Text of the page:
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Can a Plant-Based Diet Help My Gout Symptoms?

Can a Plant-Based Diet Help My Gout Symptoms?

If you’ve ever experienced a gout flare-up, you want to do everything in your power to prevent another one. Since one of the best steps toward that goal is to make a change in your diet that includes avoiding certain meats, you might be considering going the extra mile with a plant-based diet.

At Neuhaus Foot and Ankle, with 10 locations throughout Tennessee, our team of podiatrists applauds your willingness to get involved in your health and to make the adjustments necessary to avoid problems like gout. Dietary changes have long been suggested when it comes to managing this form of inflammatory arthritis, and a plant-based diet certainly qualifies as a dietary change!

But is a plant-based diet more beneficial for managing gout? Let’s take a look.

Gout and your diet

Gout occurs when high levels of uric acid build up in your system, a condition called hyperuricemia, which can lead to the formation of painful crystals in your joints (primarily your big toe joint).

Your body produces uric acid as a way to process purines in your system, which come from two sources:

  1. Endogenous purines — about two-thirds of the overall purines in your system are produced by your own body
  2. Exogenous purines — those purines that enter your body from outside sources, like food

In either case, your body metabolizes these purines by creating uric acid, 90% of which is reabsorbed into your body while the remaining 10% is dispelled through your waste.

While there’s little you can do to stop natural purine production, you can limit the amount of exogenous purines that you take in to avoid uric acid buildup.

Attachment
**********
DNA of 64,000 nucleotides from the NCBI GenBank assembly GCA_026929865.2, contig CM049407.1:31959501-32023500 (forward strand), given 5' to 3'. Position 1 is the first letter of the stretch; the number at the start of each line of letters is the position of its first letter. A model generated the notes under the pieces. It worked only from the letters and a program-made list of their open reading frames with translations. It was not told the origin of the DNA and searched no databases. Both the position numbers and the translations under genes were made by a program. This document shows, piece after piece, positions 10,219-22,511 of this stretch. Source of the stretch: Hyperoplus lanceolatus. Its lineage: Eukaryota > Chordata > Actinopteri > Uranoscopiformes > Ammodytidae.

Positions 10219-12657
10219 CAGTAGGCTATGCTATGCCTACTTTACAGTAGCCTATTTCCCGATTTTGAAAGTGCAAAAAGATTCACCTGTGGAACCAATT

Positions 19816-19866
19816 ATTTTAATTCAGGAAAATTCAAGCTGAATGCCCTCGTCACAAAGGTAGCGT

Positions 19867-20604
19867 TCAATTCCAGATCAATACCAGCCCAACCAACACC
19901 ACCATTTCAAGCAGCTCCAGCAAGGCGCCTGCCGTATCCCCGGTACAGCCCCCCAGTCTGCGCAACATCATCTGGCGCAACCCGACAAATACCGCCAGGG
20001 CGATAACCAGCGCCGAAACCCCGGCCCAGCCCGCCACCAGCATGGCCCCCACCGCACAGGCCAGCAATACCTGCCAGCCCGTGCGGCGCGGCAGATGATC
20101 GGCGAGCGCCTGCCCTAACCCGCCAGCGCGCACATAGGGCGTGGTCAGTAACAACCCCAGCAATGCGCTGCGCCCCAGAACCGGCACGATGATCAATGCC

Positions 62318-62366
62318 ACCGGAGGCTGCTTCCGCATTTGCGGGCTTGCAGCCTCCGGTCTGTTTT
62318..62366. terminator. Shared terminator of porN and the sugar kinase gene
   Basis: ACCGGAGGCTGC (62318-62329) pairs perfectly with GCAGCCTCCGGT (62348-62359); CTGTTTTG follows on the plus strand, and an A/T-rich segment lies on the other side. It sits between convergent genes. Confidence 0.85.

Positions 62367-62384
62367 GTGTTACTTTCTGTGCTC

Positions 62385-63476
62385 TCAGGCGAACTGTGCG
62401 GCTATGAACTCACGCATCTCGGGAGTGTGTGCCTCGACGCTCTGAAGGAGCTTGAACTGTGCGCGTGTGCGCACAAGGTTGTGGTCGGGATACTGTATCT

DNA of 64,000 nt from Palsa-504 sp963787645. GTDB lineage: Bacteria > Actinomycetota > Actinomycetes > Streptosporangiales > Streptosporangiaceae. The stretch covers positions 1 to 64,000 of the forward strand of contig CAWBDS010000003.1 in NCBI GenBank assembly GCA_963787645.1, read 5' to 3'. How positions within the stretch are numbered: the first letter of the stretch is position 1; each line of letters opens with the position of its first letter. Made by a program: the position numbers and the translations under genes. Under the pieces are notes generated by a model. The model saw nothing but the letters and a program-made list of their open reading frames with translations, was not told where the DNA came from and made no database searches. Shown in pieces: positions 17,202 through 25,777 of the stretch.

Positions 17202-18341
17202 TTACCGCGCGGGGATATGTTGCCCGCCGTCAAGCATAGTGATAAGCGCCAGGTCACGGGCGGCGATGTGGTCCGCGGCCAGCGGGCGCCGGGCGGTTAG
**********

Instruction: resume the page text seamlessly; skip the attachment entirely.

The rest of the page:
Some of the biggest culprits when it comes to high purine content include:

Clearly, eliminating certain animal-based foods can help control your levels of uric acid.

Going plant-based

If you’re contemplating not only eliminating certain meats and seafood but going the full distance by only eating plant-based foods, the odds are good that you’ll lower your risk of a gout flare-up.

Keep in mind that many plants also contain exogenous purines, but their health benefits far outweigh the risk of gout. The levels of purines in plant-based foods can range from low to high, but the higher end includes foods like shitake mushrooms and nori seaweed.

Make sure that when converting to a plant-based diet to not offset all the good you do by turning to processed foods to help satisfy you. The switch from a traditional diet to a plant-based diet may lead to higher-than-normal hunger levels, though your body will adjust over time.

In the meantime, if you’re satisfying your hunger with foods that have high levels of fructose corn syrup and refined carbohydrates, you may be negating the health benefits of your new diet.

The bottom line is that a healthy plant-based diet can do wonders for preventing gout and improving your overall health, and we see no reason why you shouldn’t embark on this type of nutrition program.

If you have more questions about the relationship between diet and gout, please contact one of our offices in Hermitage, Brentwood, Nashville, Mount Juliet, Waverly, Smyrna, Gallatin, Columbia, Pulaski, or Lebanon, Tennessee, to set up an appointment.

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